Charlie Kail

We have some spots that are really ugly and it will really hurt yield if we don’t get rain in the next couple of days. We had a drizzle the night before last, but every little bit counts. In the grass hay field you can see it is picking up the nitrogen we put on it. It is trying to grow. It just needs a good soaking rain. The corn is curled up like pineapples and the bean leaves are standing up on edge like they do.

I’d say close to 40% to 50% of the crop in this area is hurting big time. Anything that is sand, clay and shale has been hammered. The ears are there in the corn. They are getting shorter and they just need to fill. The bean pods need to fill.

We do have a lot of good quality hay made. We are pretty well through third-cutting and some fields have the fourth-cutting off. I’d say 90% of the hay that was standing was cut this last week. The dry weather has given us a chance to harvest forages, we just need some rain so they can come back.

We plant a lot of cover crops around here, behind soybeans especially. We broadcast a lot of wheat and rye out onto the field mixed with the potash. Some people work it in with a vertical till and some don’t do anything.

There are quite a few people feeding hay already and the creeks and springs are drying up. It is getting tough out there. You can do everything perfectly, but if you don’t get the rain, you’re going to be in trouble.

Jake Heilmann

Last weekend we had good rains. We got a half-inch Friday night and then at my house I had 1.9 inches Sunday morning. That was fantastic. It was the first rain we’ve had of that amount since planting. Unfortunately it wasn’t really widespread. It went from 1.9 inches to an inch from my house to the shop.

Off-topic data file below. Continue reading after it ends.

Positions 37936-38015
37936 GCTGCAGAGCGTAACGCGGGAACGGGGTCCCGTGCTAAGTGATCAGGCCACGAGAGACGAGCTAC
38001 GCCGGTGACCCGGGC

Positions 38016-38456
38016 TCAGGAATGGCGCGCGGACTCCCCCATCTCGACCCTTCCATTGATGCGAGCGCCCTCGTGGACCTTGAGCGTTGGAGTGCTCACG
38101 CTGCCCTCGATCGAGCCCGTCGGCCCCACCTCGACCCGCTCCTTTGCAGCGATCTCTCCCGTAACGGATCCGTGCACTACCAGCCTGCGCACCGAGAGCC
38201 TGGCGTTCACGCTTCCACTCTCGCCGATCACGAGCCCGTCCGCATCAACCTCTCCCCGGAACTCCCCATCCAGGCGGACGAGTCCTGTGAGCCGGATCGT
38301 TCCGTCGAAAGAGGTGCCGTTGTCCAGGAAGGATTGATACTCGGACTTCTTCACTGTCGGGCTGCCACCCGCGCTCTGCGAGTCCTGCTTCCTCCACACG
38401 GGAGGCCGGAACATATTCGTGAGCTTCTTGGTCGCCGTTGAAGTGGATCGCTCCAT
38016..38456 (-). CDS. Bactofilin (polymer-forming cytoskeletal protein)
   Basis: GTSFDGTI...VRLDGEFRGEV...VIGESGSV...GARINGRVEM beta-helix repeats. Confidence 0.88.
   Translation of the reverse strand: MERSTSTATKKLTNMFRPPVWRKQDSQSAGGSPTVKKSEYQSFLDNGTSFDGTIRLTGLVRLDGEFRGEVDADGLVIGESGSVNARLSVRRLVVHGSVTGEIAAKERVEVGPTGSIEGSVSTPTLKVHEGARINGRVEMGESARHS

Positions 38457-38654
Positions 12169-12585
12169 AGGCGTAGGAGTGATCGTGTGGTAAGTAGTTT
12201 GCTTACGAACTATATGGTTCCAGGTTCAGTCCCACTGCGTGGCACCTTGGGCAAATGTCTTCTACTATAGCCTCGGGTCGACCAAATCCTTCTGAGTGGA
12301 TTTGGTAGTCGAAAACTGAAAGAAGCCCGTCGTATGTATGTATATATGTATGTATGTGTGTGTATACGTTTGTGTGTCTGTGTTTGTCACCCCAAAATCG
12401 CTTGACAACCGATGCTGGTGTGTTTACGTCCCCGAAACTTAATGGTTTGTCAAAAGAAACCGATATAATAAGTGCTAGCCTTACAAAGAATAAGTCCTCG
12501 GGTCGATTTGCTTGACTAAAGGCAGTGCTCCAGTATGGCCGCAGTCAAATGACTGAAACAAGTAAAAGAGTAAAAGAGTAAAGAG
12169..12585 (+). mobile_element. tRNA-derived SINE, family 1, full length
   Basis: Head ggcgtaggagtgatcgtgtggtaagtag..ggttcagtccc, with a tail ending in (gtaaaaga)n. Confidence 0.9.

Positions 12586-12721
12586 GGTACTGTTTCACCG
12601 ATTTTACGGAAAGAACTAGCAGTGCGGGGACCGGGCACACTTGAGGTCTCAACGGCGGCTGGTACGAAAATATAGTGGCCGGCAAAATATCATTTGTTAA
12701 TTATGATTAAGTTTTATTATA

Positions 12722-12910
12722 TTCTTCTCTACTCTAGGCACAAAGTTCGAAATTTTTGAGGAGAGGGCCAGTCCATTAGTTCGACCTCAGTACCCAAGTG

A lot of our corn is already at black layer. The lack of rain and heat is just saving me dryer gas at this point. I’d say around 25% of the corn is that far along and we were just having the discussion that it looks like an early harvest. I think we need to have everything ready the second week of September so we can be ready if it’s time to go.

The beans are still taking advantage of any rain we get and not aborting pods late. We are crossing our fingers this week because another nice rain would help these beans finish out strong.

It is not a good year to be a sand farmer. With the drought, that is the first soil type to really take it on the chin. We may see yields from 50 to 250 and they may be in the same path. Where the average is going to end up falling is hard to guess.

We are in the middle of a big tiling job right now and when we get that done we’ll shift gears and start prepping for harvest. Prior to get those last rains, the ground was extremely hard to the point where we had to pre-rip ahead of our trenches just to be able to pull the plow through it. Once we got that rain it was a very noticeable difference and the tile was going in like it should.